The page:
After spending way too much time going down the rabbit hole of Jamstack history this past weekend, here’s my TLDR answer to that age-old question:

Even though the term was non-prescriptive and imprecise (and thus mostly unhelpful) from the start, Jamstack did help kickstart a movement around modern static sites in the late 2010s. But it was also clearly a marketing term that Netlify overextended to the point where it eventually lost all its original meaning — however nebulous that was to begin with.

Bottom Line: I never thought I’d write one of my longest Bytes stories ever about the life and death of Jamstack, but here we are. RIP ole’ sport.


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Mr Incredible looking depressed at his computer

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Spot the Bug

Sponsored by Snyk

Are your JavaScript projects affected by code vulnerabilities? Check out Snyk’s Top 10 JavaScript Code Vulnerabilities Cheat Sheet to find out which vulnerabilities you should look out for.

function getRandomChoice (array) {
  return array[Math.floor((Math.random() * array.length) + 1)]

getRandomChoice(["jersey mikes", "firehouse", "subway"])

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Cool Bits

  1. Alice Alexandra Moore wrote an in-depth article called Understanding React Server Components on the Vercel blog.

  2. VanJS just released v1.0 of its Reactive UI framework that “feels like building React apps in a scripting language, without JSX.” It also feels a lot like living in a van down by the river.

  3. CarbonQA provides high-quality QA services for dev teams, so you’ll never have to do it yourself again. They work in your tools, talk with your team on Slack, and let your devs be devs. [sponsored]

  4. Sunil Pai gave a talk called Everything’s better with friends at the Future Frontend conference. I’m a little offended that he wasn’t wearing the Bytes hat we sent him on stage, but I guess we can still be friends.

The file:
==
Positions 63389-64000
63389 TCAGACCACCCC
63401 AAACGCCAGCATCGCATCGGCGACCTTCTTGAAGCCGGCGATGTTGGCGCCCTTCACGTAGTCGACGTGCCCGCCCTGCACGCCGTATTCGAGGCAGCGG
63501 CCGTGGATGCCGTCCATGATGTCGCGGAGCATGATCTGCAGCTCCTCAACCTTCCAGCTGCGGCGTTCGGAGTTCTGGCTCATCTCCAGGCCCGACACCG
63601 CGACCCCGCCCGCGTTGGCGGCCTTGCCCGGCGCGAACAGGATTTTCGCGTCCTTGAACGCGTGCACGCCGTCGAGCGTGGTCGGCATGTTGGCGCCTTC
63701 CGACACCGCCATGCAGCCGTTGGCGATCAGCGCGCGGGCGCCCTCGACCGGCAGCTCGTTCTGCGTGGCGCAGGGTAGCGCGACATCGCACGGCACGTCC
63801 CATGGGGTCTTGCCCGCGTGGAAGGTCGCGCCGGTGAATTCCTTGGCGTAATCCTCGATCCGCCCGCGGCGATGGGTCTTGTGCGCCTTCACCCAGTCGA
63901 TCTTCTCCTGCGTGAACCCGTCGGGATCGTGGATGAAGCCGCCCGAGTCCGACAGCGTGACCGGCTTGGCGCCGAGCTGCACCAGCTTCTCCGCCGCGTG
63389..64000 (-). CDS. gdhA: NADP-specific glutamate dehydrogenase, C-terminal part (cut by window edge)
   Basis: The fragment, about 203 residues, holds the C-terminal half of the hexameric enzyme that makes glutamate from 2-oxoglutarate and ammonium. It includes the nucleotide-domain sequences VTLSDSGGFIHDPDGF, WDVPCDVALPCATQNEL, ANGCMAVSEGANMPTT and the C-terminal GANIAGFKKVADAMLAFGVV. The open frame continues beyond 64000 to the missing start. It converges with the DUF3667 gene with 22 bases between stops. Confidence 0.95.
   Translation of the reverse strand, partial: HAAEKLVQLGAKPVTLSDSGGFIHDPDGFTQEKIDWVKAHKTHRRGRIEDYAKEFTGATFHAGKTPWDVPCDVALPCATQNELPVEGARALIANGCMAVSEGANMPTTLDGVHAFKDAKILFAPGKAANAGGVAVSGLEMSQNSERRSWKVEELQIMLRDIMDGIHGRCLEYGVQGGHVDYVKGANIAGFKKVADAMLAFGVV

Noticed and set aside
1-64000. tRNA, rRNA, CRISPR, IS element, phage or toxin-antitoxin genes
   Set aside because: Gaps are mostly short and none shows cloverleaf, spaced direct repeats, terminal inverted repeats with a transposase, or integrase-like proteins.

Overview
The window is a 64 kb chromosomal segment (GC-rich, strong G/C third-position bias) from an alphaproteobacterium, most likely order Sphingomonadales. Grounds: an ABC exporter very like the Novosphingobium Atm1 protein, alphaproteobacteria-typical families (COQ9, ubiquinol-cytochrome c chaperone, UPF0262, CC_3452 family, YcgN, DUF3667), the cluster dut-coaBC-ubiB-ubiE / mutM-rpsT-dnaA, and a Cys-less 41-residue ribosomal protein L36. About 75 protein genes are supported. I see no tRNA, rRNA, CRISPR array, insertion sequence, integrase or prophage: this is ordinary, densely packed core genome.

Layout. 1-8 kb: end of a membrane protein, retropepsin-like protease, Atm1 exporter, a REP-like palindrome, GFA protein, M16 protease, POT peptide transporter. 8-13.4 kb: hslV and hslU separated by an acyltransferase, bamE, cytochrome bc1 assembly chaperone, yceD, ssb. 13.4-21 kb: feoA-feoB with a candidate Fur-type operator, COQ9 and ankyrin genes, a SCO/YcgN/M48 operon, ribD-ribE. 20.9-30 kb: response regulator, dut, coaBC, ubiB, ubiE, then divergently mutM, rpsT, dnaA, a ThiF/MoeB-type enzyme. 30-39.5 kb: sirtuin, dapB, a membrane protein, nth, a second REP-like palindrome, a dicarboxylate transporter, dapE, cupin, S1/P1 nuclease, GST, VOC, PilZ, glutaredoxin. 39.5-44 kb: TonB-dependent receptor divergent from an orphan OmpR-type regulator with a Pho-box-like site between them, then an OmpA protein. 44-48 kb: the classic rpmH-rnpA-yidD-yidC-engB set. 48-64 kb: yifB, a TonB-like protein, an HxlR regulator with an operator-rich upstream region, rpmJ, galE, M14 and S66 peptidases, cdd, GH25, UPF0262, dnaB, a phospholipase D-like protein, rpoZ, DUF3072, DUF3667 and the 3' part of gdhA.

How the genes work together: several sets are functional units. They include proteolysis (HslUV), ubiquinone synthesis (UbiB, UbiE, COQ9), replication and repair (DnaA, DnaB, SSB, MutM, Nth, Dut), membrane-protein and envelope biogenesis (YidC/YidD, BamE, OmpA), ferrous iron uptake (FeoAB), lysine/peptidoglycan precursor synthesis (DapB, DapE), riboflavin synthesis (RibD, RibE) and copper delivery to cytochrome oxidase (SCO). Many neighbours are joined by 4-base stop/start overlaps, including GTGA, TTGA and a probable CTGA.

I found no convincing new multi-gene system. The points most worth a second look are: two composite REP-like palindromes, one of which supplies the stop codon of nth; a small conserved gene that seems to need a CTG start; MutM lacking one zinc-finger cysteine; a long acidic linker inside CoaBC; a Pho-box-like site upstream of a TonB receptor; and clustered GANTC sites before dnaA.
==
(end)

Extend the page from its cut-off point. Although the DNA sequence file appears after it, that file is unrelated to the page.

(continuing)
5. Nico Burniske wrote about his experience building Leptos Query — a Tanstack Query equivalent for Leptos, which is a new full-stack framework for building web apps in Rust.

  6. Dave Rupert wrote an article called If Web Components are so great, why am I not using them? It reminds me of an article I’ve been writing called, “If kale is so healthy, why do I still think it’s icky?”

  7. Marco Salazar and Pete Hunt wrote about how they Sped up the dbt docs by 20x with React Server Components. It’s a helpful look into both the power of RSC and the pain you can experience when implementing them.

  8. TurnKey just launched Dev’s Got (Extra)Talent! — the first global talent competition for developers to showcase their skills beyond coding. The winner will be crowned “World’s Most Extra Talented Developer” and receive a tasty grand prize of $5,000. Register here before August 31st, and good luck trying to beat my talent of playing a perfect Wonderwall cover on the recorder. [sponsored]

  9. Catskull wrote an article called I’m betting on HTML. What kind of odds do you think they got for that on Fanduel?

  10. PythonMonkey is a new SpiderMonkey JavaScript engine embedded into the Python VM, which allows JavaScript libraries to be used seamlessly in Python code and vice versa. I just hope the scriptGods don’t curse us all for this abomination.

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Spot the Bug: Solution

Sponsored by Snyk

By adding 1 to the result of Math.random() * array.length, it will always be greater than 1 which means the first element in the array (jersey mikes) will never be chosen.

You’ll either want to put subway first so it never gets chosen (cause it’s gross) or remove the + 1

function getRandomChoice (array) {
  return array[Math.floor((Math.random() * array.length))]

getRandomChoice(["jersey mikes", "firehouse", "subway"])